Blood is the body’s transport system. It carries food, oxygen, hormones, heat, and other vital resources to every living cell in the body, as well as taking away waste.
Blood circulates endlessly around the body, traveling through thousands of miles of tubes called blood vessels. The largest blood vessels are as thick as a garden hose. The tiniest are a tenth as wide as a hair and too small to see with the naked eye.
As blood flows through the thinnest vessels, it releases oxygen and nutrients to keep the body’s cells alive and functioning. It collects wastes from the same cells and carries them away to be removed from the body. Blood also contains cells that battle against germs and heal wounds. Other roles of blood include transporting chemical messengers called hormones and helping spread heat around the body.
The heart and blood vessels make up the body’s circulatory system. Blood leaves the heart in vessels called arteries, which divide into finer and finer branches. It then passes through tiny vessels called capillaries, where it releases nutrients and collects waste. Capillaries join to form larger vessels called veins, which take blood back to the heart.
There are three main types of blood cells. By far the most numerous are red blood cells. These bright red, disc-shaped cells have the sole task of collecting oxygen in your lungs and releasing it everywhere else in your body. White blood cells roam through the body hunting for germs and destroying them. Platelet cells are tiny cell fragments that help blood to clot when the body is injured.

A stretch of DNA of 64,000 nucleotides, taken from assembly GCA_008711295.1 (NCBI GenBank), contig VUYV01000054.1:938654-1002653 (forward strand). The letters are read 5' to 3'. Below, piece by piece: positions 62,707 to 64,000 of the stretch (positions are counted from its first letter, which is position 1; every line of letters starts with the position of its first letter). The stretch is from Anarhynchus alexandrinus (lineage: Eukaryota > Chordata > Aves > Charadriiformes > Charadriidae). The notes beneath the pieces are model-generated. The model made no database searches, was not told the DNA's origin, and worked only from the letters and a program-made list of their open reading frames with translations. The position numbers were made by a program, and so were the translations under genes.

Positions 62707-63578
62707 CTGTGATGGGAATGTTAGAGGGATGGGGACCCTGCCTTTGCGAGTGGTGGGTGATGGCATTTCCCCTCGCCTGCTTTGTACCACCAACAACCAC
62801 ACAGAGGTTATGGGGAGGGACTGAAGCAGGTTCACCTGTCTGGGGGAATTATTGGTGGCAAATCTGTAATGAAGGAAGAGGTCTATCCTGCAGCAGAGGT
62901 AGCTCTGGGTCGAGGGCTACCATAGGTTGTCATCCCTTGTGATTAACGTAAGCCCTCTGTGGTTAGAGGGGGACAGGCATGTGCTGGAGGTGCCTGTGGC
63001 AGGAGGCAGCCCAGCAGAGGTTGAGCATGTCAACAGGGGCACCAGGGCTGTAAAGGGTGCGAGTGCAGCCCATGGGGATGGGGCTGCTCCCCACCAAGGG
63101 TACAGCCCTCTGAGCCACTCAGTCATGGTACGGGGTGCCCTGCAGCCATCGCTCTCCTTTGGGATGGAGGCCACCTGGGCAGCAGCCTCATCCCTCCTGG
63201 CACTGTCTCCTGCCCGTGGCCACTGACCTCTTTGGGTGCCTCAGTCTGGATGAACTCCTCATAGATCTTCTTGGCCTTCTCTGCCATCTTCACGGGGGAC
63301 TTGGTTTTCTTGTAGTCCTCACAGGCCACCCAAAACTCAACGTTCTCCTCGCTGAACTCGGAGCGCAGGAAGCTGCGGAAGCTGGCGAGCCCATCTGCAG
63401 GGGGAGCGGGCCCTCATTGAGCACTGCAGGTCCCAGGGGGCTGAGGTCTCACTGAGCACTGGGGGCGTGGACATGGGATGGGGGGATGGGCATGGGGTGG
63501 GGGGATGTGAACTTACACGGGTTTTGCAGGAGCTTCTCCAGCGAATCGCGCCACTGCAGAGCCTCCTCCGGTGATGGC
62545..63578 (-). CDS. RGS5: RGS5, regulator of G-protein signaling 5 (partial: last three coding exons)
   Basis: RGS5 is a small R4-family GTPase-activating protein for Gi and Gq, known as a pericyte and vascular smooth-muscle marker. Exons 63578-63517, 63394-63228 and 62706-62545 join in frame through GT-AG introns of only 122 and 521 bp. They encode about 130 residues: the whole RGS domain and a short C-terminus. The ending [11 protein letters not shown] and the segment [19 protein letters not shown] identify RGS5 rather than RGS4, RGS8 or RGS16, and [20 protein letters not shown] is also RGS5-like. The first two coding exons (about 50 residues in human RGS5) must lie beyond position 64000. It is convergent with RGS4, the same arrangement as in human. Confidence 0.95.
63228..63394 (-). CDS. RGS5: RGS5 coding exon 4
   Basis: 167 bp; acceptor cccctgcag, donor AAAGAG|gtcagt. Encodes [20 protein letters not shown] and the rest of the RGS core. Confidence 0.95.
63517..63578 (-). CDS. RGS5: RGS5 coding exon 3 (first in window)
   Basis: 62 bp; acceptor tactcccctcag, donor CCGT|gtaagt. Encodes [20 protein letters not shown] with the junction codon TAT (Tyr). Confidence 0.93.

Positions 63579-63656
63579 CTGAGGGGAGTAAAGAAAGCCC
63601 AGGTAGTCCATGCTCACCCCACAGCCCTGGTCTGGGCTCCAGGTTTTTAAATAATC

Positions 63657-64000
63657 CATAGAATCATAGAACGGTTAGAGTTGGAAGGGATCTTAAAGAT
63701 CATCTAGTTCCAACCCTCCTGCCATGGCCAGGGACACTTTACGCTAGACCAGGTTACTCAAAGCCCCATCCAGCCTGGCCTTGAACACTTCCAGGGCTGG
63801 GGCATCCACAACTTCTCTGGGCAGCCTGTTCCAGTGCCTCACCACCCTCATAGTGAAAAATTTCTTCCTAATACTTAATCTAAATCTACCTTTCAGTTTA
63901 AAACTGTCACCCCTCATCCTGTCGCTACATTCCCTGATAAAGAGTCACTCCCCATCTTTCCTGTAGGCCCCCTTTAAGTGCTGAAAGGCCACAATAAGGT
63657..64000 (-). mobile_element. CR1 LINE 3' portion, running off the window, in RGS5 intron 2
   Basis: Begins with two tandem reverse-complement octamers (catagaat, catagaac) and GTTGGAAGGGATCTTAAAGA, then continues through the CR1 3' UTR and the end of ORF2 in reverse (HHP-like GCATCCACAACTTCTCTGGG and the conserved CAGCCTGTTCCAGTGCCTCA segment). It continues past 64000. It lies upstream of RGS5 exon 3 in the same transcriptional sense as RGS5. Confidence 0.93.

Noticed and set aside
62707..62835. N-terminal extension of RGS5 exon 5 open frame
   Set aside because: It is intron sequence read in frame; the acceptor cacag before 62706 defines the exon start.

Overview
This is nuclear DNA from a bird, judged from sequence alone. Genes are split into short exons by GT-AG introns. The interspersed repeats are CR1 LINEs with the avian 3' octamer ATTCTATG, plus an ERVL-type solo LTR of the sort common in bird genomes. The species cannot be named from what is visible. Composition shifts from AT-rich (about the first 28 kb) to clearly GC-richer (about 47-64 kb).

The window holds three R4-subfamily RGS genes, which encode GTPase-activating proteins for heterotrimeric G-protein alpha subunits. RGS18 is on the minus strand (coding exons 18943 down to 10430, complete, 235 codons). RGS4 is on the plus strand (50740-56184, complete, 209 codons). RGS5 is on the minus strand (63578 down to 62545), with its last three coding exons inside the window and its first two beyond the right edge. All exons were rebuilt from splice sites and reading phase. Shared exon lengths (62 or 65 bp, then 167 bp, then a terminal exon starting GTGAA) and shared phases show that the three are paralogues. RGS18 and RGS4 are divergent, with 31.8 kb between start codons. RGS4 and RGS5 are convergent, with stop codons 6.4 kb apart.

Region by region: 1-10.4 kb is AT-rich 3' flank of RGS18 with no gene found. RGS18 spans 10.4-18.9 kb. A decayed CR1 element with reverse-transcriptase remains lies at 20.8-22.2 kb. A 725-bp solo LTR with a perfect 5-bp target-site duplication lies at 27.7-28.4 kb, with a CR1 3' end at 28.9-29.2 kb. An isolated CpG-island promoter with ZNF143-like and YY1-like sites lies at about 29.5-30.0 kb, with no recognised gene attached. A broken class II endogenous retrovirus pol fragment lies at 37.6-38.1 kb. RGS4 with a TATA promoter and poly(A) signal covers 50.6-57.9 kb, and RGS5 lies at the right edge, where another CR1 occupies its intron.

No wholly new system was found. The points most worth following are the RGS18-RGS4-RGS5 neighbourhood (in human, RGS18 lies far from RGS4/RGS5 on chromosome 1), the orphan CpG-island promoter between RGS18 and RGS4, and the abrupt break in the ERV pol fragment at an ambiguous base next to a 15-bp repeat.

These large blood vessels carry blood away from the heart. They have strong, muscular walls that stretch as blood surges past with each heartbeat. After stretching, arteries shrink back to normal size, which helps push the blood along.
Blood vessels that carry blood back to the heart are called veins. They have thinner walls than arteries. The force of the heartbeat is much weaker in veins, so veins use one-way valves to keep blood flowing.
Microscopic blood vessels called capillaries carry blood between arteries and veins. There are thousands of miles of capillaries running through almost every part of the body. Their very thin walls allow oxygen and nutrients to pass out of the blood into body tissues, as well as allowing waste to enter the blood.
When your skin is cut, a series of chemical reactions causes proteins in blood plasma to form a tangle of threads that trap blood cells. At the same time, the tiny platelet cells in blood change shape, becoming spiky, and then stick together in clumps. These two processes make blood turn solid - it clots. The clotted blood hardens and dries to form a protective scab.